Cement is a key component of concrete, the world’s second most consumed material, and it is widely used in modern infrastructure. Cement production is also one of the largest industries producing CO2 emissions, causing an increasing environmental pressure as more countries declared their goals to reduce CO2 emissions.
“Green” cement is a form of cement produced with the help of a “carbon-negative manufacturing process.” Therefore emissions during unit operations (like clinker production) are minimized.
IHS Markit recent research shows that, from all available options of cement industry decarbonization, Carbon capture, utilization and storage (CCUS) is by far the solution with the highest mitigation of industry activity. The reason is that CCUS technology significantly and directly reduces CO2 from the calcination process. However, adding CCUS to cement production currently doubles the cost of cement; hence, a wide range of capture technologies are being tested globally.
Currently, 56% of the CCUS projects in the world cement industry are in Europe. The United States (34%) and Canada (6%) follow the lead, as IHS Markit reports. Overall, European players are leading 73% of the CCUS projects for the industry globally.
In fact, the European emissions trading system (EU-ETS) will start the phase-out of free allowances in 2026 through 2030, which will represent a significant cost for cement manufacturers going forward. However, if decarbonization solutions are in place, producers could significantly reduce the emission cost of their operation.
An analysis from IHS Markit shows that the investment in capture technologies such as oxy-fuel combustion, calcium looping and amine scrubbing in Europe could offset the emission costs from EU-ETS beyond 2035, which could be a significant incentive for cement manufacturers to implement decarbonization technologies such as CCUS in their operations.
There is no doubt that more effort is needed to decarbonize the cement industry, and although Europe seems to be moving in the right direction, the region only accounts for 4% of the global cement production. However, to expect a significant change, China – the main cement producer globally with more than 50% of the global cement production- will have to introduce the appropriate measures to accelerate the decarbonization of the Chinese cement industry.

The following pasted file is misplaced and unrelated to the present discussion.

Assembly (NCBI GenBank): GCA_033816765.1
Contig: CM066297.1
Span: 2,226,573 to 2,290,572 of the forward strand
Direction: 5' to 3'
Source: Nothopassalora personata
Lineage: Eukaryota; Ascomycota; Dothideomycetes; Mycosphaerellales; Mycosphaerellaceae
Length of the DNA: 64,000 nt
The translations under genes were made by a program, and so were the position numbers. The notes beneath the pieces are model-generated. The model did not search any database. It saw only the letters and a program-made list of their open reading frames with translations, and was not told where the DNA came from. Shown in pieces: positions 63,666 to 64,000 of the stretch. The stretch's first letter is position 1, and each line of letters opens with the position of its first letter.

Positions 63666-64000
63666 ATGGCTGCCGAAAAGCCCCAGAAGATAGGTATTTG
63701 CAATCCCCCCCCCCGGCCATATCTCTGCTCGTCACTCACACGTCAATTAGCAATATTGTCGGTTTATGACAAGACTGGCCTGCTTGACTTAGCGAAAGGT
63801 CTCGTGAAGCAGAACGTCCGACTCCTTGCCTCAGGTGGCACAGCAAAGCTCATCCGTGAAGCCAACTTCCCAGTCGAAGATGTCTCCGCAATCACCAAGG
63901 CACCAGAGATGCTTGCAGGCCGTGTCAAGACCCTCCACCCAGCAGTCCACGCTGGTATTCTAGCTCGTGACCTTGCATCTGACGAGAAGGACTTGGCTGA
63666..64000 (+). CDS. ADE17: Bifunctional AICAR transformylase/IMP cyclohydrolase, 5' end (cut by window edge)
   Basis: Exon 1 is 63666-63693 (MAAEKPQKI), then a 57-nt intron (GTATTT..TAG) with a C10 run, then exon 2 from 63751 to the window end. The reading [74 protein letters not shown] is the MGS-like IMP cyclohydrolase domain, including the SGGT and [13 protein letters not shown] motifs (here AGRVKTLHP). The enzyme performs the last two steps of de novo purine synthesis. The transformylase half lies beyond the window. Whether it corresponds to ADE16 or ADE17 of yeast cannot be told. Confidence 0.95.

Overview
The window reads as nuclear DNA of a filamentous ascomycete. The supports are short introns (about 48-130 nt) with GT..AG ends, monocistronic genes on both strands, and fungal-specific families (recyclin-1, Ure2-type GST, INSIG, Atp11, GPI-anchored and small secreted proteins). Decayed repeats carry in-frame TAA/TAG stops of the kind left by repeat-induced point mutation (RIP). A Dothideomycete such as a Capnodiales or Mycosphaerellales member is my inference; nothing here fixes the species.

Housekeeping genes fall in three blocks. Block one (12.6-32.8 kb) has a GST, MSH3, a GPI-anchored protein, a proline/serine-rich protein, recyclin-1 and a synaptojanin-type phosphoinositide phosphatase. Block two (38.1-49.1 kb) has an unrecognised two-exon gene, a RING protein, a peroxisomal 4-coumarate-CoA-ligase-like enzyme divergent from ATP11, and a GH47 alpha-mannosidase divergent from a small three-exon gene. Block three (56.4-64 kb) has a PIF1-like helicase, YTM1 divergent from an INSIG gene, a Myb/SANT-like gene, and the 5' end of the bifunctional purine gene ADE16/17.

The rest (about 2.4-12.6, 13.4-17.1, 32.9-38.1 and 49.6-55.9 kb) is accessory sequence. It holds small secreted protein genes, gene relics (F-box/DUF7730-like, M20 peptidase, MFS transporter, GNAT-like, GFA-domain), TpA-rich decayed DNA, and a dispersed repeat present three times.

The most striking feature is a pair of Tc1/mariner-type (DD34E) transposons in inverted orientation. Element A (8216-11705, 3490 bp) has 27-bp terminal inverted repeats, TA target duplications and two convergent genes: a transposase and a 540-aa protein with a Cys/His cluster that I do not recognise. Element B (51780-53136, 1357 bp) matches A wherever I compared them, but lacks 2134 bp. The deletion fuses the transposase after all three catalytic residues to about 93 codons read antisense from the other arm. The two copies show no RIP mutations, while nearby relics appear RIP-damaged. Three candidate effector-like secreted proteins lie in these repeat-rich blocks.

Ukrainian cement industry overview
Before the beginning of the russian full-scale invasion, Ukraine fully covered domestic cement demand and had a sufficiently powerful cement industry. In Ukraine, there are sufficient explored reserves of minerals used in the production of cement, namely chalk, clay, limestone, kaolin in the Kharkiv, Kyiv, Ivano-Frankivsk, Dnipropetrovsk, Khmelnytskyi, Mykolaiv regions. The members of the Association of Cement Producers of Ukraine “Ukrcement” produced in 2021 record 11,006 thousand tons of cement and 8,114 thousand tons of cement clinker – a semi-finished product used in the production of cement.
In order to achieve the goals of climate neutrality (construction of ‘green’ generation facilities) and post-war reconstruction (critical infrastructure), cement production in Ukraine is expected to increase.
After the end of the war, the cement industry can become one of the leaders in attracting foreign investment from both new companies and existing foreign investors. Since FDI is a driver of innovation, Ukraine has all the conditions to become a platform for the implementation of new “green cement” technologies.